The Making of "I can see what's in your soul"

How the winning photo of the "Best of 2021" contest was made

By Weevil in Photo Contests on Feb 27, 2022

"I can see what's in your soul..."

I am very honoured and grateful being voted - by photographers like me - as the winner of the PentaxForums' "Best of 2021" January 2022 contest. It is also an honor to be in the great company of all those nominated images in the contest; those were a delight to look at.

The story behind this image:

At the beginning of 2021 a Boreal Owl was often sighted in the Boucherville city parc, just south shore of Montreal, Quebec. There was a craze about that bird because it is very rare around the big city. I think the big crowds are also caused by the multiplication of wildlife photographers over the last decade not to mention the pandemic that restricted lots of other activities. Getting out to shoot was adopted by many additional enthusiasts who are very well connected to the social media.

This event was covered by the local media at the beginning of February 2021. Even though getting this beautiful owl in a picture would be a lifer for me, I wasn't really interested to join the crowd so I passed my turn (I took my image on another day than the event). The event is reported on here (sorry I can't find an English media reporting this. It's in French):

Des anateurs d'oiseaux qui dérangent
Quand l'ornithologie devient un zoo

After that event I saw so many pictures of that owl when browsing in the social media (FB, flickr, etc). It was indeed crazy, but it faded out a bit after a couple weeks.

We have a couple of friends that live near that city park and while the lady is pretty new to photography she is very passionnate about birds and she frequents that park almost daily.

A couple weeks later, after the craze was almost over, or, let's say, "under control", I had a free weekday from work on a Friday, and I and my love wanted to get out, me especially for photographing something. It happened that I asked the lady over there if the owl was still present at the park and if there was still a crowd of "shooters". She answered affirmative and negative accordingly. OK, sounded good! Like said, I had never captured that species of bird before, so the decision was easy to get out and take some fresh air in this cold afternoon. youpi! :-)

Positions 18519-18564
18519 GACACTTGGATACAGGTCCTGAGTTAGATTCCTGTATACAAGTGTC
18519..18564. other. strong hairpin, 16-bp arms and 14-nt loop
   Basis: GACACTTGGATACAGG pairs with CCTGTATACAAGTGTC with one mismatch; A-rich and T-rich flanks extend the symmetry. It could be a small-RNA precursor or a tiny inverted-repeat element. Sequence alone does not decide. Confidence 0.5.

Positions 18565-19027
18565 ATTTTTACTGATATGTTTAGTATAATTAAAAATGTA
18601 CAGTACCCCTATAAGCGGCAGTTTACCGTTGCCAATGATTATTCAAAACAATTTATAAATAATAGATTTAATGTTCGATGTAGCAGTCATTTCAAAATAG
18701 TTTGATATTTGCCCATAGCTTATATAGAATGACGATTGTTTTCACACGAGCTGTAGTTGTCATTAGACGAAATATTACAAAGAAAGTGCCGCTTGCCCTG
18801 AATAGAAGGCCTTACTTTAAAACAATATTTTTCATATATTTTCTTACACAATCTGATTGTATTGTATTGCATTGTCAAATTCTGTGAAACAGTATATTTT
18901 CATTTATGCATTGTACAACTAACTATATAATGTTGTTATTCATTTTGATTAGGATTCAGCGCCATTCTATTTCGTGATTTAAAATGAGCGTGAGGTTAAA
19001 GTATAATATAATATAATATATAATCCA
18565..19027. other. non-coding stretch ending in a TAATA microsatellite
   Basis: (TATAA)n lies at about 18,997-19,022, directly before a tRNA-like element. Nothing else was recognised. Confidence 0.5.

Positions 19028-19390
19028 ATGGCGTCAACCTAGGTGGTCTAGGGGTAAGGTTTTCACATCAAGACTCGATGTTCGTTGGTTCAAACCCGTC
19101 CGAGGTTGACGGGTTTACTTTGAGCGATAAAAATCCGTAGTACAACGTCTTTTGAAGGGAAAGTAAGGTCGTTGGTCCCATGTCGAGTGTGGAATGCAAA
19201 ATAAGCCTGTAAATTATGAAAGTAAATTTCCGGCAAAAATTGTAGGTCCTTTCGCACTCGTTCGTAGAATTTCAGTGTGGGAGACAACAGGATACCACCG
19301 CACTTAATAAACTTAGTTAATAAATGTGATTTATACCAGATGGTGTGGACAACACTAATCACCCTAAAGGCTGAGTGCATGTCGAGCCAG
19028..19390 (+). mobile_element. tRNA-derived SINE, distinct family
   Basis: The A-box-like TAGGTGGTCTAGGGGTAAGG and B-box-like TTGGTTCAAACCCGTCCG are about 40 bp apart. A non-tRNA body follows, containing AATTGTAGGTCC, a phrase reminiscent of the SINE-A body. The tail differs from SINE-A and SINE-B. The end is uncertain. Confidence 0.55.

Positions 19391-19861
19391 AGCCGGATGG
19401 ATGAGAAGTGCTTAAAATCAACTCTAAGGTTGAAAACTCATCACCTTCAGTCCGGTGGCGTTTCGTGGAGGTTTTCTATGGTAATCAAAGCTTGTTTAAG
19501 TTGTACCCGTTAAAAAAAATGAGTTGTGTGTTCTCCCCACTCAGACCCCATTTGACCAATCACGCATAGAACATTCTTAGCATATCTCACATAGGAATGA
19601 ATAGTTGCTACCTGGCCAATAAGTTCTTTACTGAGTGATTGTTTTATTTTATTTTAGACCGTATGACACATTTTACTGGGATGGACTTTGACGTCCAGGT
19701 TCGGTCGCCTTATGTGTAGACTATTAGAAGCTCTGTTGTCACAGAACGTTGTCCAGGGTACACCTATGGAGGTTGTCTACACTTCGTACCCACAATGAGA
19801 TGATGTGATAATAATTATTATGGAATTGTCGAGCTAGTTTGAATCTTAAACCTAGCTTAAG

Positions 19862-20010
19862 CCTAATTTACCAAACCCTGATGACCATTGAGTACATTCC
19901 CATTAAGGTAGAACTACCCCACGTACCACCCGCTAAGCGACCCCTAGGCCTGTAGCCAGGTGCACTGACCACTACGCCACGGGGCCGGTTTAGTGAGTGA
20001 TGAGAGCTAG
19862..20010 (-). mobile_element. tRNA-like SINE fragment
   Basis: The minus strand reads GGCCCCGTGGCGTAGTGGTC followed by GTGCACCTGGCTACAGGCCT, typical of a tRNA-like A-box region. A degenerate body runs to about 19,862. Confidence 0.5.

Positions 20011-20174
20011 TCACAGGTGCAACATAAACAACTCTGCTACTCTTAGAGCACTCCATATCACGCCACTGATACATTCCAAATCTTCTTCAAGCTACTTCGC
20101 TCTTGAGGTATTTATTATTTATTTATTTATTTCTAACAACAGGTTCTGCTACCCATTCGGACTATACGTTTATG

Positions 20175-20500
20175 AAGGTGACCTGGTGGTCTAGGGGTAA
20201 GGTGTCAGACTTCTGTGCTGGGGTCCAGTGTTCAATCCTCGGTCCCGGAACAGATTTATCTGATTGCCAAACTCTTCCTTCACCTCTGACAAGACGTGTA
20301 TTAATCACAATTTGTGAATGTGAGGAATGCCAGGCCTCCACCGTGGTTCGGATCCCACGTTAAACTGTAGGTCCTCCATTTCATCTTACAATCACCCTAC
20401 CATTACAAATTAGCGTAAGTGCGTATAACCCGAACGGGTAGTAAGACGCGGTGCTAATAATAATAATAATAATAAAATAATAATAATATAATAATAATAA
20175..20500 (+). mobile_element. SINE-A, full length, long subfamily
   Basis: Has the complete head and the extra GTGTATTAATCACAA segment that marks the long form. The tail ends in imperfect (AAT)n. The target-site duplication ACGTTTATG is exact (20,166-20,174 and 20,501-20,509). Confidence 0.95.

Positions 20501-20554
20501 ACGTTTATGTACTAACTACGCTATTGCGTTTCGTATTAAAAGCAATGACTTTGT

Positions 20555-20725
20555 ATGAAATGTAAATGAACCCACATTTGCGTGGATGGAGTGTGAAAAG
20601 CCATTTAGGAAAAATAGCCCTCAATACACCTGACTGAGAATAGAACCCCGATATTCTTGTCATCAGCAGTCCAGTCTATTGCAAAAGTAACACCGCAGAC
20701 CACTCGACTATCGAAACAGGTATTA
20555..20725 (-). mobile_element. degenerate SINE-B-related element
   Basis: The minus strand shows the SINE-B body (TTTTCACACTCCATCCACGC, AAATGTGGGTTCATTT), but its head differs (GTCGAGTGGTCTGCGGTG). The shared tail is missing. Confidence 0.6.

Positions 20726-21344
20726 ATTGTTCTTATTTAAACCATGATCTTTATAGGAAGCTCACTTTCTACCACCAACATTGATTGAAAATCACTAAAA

I brought my gear listed below, 2 Pentax bodies, the long lens, the tripod plus head (I certainly brought some other gear with me, but I can't remember. I always seem to bring more than needed, lol), my camo coat and bibs, warm boots, a little something to eat. With all that I drove to the Parc de la Frayère, which is about 40 km from home (and oh yeah, I brought my love too! :-) ).

Here's the gear list in detail:

Upon arrival around 2PM there weren't so many people visible on the site, but perhaps a dozen vehicles were already in the parking lot on the other side of the street. The weather wasn't the best for light: It was cloudy and colors were somewhat deflated, but I didn't really care. I coupled the Sigma 500mm with the K-3 II first, mounted that on the tripod and we were ready to go!

We didn't really know where the featured bird was located. We started walking the main trail and looked at the birds around the feeders. I took photos of a couple of birds, plus that fat squirrel that looked to be familiar with humans. It was a great opportunity to practice my technique.

(Click any image to enlarge and browse. Some additional images are on flickr)

We asked about the owl and someone told us where about it could be. We continued our walk and arrived at a site where a couple of photographers had found the owl standing on a twig in the middle of a bush. It was hard to get an angle with a nice point of view because there were shrubs all around the place. I managed to put my tripod pretty high in a spot and I found an opening with a good view of the owl and I was able to take many shots. I was maybe 10-15 meters away from the bird, waiting for it to turn its head toward my camera.